- Theoretical Strategies to Define Disability
- Disability, Health, and Difference
- Philosophy and the Apparatus of Disability
- What’s Wrong with “You Say You’re Happy, but … ” Reasoning?
- Epistemic Exclusion, Injustice, and Disability
- Cognitive Disability and Embodied, Extended Minds
- Disabilities and Well-Being: The Bad and the Neutral
- Habilitative Health and Disability
- The Visible and the Invisible: Disability, Assistive Technology, and Stigma
- Contractualism, Disability, and Inclusion
- Civic Republican Disability Justice
- Reproductive Choice in Context: Avoiding Excess and Deficiency?
- The Limiting Role of Respect
- Respect, Identification, and Profound Cognitive Impairment
- A Dignitarian Approach to Disability: From Moral Status to Social Status
- Dignity, Respect, and Cognitive Disability
- Disability, Rationality, and Justice: Disambiguating Adaptive Preferences
- Educational Justice for Students with Intellectual Disabilities
- Neurotechnologies and Justice by, with, and for Disabled People
- Second Thoughts on Enhancement and Disability
- Cost-Effectiveness Analysis and Disability Discrimination
- The Disability Case Against Assisted Dying
- Prioritization and Parity: Which Disabled Newborn Infants Should Be Candidates for Scarce Life-Saving Treatment?
- On Moral Status and Intellectual Disability: Challenging and Expanding the Debates
- Cognitive Disability and Moral Status
- Bioethics, Disability, and Selective Reproductive Technology: Taking Intersectionality Seriously
- Procreation and Intellectual Disability: A Kantian Approach
- Parental Autonomy, Children with Disabilities, and Horizontal Identities
- Why People with Cognitive Disabilities Are Justified in Feeling Disquieted by Prenatal Testing and Selective Termination
- Ideals of Appreciation and Expressions of Respect
Abstract and Keywords
The concept of disability is used across a variety of contexts to describe different phenomena and prescribe distinct behaviors or norms. The definitional challenge is not only that the category of “disabled people” is heterogenous, but also that what “disability” should denote, primarily or exclusively, is controversial among both theorists and practitioners. This conceptual breadth is far from innocuous: disability models have the potential to influence public policies, culture, and interactions by suggesting what rights, duties, and social expectations disability entails. Instead of examining those various definitions and arguing in favor of one, this chapter considers the unavoidable cultural polysemy of disability and contrasts the appeal and limitations of the main theoretical strategies to manage it. Some disability models deny that competing understandings of disability are valid, others seek to determine procedures through which disabilities will be defined and assessed, and still others conceptualize disability in a more culturally malleable way.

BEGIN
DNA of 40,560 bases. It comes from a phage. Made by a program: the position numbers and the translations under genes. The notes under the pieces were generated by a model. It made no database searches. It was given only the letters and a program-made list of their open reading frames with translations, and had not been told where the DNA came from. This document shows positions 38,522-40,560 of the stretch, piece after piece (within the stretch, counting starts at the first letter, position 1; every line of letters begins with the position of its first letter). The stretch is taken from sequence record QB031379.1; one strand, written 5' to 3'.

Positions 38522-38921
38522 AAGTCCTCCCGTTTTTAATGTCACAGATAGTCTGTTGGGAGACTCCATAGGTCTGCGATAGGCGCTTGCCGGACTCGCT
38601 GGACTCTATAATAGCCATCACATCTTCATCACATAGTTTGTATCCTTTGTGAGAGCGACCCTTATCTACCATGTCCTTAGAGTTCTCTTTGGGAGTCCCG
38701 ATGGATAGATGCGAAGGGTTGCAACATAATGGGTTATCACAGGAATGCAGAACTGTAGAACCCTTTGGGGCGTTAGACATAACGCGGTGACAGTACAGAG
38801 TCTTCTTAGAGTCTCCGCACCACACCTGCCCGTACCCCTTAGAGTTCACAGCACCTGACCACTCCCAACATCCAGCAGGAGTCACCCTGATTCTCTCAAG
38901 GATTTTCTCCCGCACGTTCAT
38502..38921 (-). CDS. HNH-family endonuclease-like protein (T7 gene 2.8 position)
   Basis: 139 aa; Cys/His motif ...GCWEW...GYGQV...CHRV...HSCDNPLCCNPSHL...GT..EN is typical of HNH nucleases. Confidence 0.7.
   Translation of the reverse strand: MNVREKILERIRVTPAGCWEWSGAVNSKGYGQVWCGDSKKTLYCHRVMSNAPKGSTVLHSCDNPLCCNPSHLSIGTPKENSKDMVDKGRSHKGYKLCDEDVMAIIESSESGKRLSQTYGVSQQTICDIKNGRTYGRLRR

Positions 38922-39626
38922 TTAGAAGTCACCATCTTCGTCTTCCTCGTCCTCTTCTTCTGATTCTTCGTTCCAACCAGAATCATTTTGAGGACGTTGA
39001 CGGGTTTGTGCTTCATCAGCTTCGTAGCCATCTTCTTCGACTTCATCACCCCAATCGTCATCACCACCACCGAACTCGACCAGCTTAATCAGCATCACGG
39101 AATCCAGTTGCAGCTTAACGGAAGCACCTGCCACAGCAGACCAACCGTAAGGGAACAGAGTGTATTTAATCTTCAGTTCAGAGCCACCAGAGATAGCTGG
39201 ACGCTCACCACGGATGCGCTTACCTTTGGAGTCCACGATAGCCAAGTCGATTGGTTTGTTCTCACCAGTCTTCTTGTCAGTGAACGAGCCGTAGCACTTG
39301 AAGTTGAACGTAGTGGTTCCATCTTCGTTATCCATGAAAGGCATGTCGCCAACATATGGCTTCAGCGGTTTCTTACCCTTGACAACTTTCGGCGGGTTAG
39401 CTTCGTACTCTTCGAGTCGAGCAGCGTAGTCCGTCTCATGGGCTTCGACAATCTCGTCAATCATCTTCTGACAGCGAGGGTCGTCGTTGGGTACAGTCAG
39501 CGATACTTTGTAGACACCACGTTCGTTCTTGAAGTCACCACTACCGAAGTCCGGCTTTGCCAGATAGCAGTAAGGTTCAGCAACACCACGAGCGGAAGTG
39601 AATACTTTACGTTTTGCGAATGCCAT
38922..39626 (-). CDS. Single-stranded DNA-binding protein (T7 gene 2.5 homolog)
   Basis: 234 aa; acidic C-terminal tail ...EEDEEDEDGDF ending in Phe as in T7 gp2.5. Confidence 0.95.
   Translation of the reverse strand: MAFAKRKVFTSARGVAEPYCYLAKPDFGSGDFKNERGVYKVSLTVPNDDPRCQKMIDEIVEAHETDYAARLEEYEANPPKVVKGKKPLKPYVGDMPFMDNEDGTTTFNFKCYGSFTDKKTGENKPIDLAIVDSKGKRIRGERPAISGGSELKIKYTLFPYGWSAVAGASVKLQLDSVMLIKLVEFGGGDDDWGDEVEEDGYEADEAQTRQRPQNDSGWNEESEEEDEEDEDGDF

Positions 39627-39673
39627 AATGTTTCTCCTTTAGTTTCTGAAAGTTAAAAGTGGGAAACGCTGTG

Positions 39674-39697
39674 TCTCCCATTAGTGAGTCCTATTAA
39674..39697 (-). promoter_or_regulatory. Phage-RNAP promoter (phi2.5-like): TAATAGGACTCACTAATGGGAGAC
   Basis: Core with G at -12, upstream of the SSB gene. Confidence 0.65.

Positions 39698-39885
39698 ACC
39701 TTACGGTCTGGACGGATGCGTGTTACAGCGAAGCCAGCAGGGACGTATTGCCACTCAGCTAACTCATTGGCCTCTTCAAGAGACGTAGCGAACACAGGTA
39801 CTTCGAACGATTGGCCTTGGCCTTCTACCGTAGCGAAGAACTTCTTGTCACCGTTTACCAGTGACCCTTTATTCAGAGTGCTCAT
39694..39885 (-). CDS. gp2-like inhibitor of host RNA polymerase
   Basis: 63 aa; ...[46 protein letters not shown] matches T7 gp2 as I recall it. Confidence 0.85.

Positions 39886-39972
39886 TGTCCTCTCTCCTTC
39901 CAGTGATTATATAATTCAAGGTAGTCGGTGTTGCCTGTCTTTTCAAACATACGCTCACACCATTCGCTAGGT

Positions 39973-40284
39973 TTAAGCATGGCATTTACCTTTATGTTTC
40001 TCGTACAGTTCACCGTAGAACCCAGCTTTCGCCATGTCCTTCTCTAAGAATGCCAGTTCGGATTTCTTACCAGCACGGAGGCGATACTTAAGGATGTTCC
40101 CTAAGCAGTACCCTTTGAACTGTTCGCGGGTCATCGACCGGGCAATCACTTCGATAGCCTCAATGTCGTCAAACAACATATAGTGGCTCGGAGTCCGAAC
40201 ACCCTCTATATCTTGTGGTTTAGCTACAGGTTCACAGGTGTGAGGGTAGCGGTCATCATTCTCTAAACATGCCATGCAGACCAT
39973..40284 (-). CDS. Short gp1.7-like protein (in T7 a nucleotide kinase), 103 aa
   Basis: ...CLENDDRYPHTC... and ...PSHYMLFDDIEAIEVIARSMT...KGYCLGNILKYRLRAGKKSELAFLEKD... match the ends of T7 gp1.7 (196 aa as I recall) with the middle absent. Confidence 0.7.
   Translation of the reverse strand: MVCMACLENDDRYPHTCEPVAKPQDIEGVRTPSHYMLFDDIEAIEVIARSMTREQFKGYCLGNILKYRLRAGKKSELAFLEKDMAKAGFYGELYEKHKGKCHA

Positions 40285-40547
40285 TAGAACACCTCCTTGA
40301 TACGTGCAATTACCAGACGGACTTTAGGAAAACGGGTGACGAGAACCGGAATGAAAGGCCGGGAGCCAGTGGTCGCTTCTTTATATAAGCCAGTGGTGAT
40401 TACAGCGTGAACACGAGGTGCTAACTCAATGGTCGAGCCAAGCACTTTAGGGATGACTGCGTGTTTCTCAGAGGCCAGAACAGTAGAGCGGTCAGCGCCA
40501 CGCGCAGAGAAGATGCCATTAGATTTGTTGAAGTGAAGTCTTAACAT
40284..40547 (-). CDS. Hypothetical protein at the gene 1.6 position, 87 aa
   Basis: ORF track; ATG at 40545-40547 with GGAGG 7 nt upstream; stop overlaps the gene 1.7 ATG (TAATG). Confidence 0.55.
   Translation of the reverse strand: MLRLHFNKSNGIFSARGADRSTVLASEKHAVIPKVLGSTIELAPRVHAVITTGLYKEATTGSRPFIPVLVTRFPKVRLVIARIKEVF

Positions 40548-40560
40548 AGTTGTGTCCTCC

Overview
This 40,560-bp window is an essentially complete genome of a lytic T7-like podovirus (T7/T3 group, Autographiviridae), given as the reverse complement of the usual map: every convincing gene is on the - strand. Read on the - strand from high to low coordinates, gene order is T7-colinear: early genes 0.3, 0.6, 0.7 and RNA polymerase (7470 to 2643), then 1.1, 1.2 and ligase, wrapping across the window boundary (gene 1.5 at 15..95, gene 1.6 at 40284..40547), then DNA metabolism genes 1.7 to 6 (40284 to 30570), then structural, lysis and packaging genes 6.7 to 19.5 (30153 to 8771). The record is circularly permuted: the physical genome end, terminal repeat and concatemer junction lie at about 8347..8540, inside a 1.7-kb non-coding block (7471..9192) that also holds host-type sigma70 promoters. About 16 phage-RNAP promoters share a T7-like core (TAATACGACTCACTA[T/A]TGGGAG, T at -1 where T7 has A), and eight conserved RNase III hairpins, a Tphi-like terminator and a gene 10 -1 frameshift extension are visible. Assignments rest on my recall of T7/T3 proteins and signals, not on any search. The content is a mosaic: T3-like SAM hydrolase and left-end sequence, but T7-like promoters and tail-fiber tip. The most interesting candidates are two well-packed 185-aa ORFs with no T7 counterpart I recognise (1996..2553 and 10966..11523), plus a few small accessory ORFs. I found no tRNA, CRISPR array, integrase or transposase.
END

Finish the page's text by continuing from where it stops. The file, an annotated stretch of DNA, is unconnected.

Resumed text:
Jonas-Sébastien Beaudry is an Assistant Professor of Law at McGill University (joint appointment with the Institute for Health and Social Policy) and a member of the Quebec Bar. His publications include a book on freedom of expression in Latin America and articles in the areas of legal history, human rights, ethics and disability law. He collaborates with disability organizations on public policy issues and is an Advisor to the Vulnerable Persons Standard.
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